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Police are investigating two motorcycle accidents

A Bristol Township police SUV. File photo.

Bristol Township Police are investigating two separate motorcycle crashes.

The first crash occurred Sunday at 1:37 p.m. when a black Honda Shadow motorcycle collided with a blue Subaru Legacy on New Falls Road between Plumtree Road and Petunia Road, police said.

The Subaru was driven by a 63-year-old woman from Levittown, while the motorcycle was driven by a 40-year-old man from Levittown.

The motorcyclist was transported to St. Mary’s Medical Center in Middletown Township. The extent of his injuries was unknown Monday afternoon, Lt. Sean Cosgrove said.

The crash remained under investigation.

The second accident occurred at 12:29 a.m. on Monday.

File photo.

A 64-year-old man on a 2009 Harley Davidson attempted to pass another vehicle in the 800 block of Route 13 in the Croydon section of the township.

The motorcyclist hit the central reservation and fell.

The injured man was taken to Jefferson Torresdale Hospital in Philadelphia. The severity of his injuries was not yet known, Cosgrove said.

The police continued to investigate the circumstances surrounding the accident.

The National Highway Traffic Safety Administration has released the following motorcycle safety tips:

FOR EVERY RIDE: Check your motorcycle’s tire pressure and tread depth, hand and foot brakes, headlights and signal indicators, and fluid levels before riding. Also check under the motorcycle for signs of oil or gas leaks. If you are carrying cargo, you must secure and balance the load on the bicycle; and adjust the suspension and tire pressure to accommodate the extra weight. If you are carrying a passenger, he or she should not mount the motorcycle until the engine has been started; should sit as far forward as possible, directly behind you; and must keep both feet on the footpegs at all times, even when the motorcycle is stationary. Remind your passenger to keep his or her legs and feet away from the muffler. Tell your passenger to hold on tightly to your waist, hips, or belt; keep movement to a minimum; and lean at the same time and in the same direction as you. Do not let your passenger dismount from the motorcycle until you say it is safe.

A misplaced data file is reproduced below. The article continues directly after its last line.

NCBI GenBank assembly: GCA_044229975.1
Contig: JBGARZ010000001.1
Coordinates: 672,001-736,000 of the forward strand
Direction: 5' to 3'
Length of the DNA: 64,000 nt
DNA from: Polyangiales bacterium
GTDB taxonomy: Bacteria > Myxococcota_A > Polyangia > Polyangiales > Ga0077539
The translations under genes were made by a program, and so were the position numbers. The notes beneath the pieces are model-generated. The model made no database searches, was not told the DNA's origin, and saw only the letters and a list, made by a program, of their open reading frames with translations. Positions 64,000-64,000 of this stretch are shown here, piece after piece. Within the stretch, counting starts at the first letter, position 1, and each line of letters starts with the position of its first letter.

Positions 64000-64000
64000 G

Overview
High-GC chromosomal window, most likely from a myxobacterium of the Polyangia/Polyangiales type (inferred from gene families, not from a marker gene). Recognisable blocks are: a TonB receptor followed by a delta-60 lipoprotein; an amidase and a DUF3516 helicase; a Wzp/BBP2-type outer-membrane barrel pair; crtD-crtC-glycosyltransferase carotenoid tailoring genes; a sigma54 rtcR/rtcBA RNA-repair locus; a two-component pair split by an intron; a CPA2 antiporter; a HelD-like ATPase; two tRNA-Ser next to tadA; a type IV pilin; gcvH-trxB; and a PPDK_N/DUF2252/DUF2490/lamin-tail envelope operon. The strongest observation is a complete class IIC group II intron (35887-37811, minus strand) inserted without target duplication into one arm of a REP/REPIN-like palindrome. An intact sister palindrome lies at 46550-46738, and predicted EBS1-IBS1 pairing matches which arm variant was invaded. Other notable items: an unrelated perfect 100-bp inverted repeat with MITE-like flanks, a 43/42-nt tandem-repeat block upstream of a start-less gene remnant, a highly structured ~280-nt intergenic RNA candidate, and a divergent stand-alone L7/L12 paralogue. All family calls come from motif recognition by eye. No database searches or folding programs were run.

If you are ever in a serious motorcycle accident, a motorcycle helmet is the best hope you have for protecting your brain. Always wear a helmet that meets the U.S. Department of Transportation’s (DOT) Federal Motor Vehicle Safety Standard (FMVSS) 218. Look for the DOT symbol on the outside of the back of the helmet. Snell and ANSI labels on the inside of the helmet also show that the helmet meets private non-profit organization standards. Read more about choosing the right helmet.

Arms and legs should be fully covered when riding a motorcycle, ideally wearing leather or heavy denim. In addition to protection in the event of a crash, protective equipment also helps prevent dehydration. Boots or shoes should be high enough to cover your ankles, while gloves provide better grip and help protect your hands in the event of a crash. Wearing brightly colored clothing with reflective material will make you more visible to other vehicle drivers.

DRIVE RESPONSIBLY: Experienced cyclists know the local traffic rules – and don’t take any risks. Obey traffic lights, signs, speed limits and lane markings; ride with the flow of traffic and leave enough space between your bicycle and other vehicles; and always check behind you and signal before changing lanes. Remember to drive defensively. The majority of motorcycle accidents involving multiple vehicles are generally caused by other drivers simply not seeing the motorcyclist. Proceed with caution at intersections and give way to pedestrians and other vehicles when necessary. You can increase your visibility by applying reflective materials to your motorcycle and by always leaving your motorcycle’s headlights on, even with high beams during the day.

BE ALCOHOL AND DRUG FREE: Alcohol and drugs, including some prescription medications, impair your judgment, coordination, balance, gas control and ability to shift gears. These substances also decrease your alertness and reduce your reaction time. Even when you are fully alert, it is impossible to predict what other vehicles or pedestrians are going to do. Therefore, make sure you are alcohol and drug free when you get on your motorcycle. Otherwise you will get into trouble.

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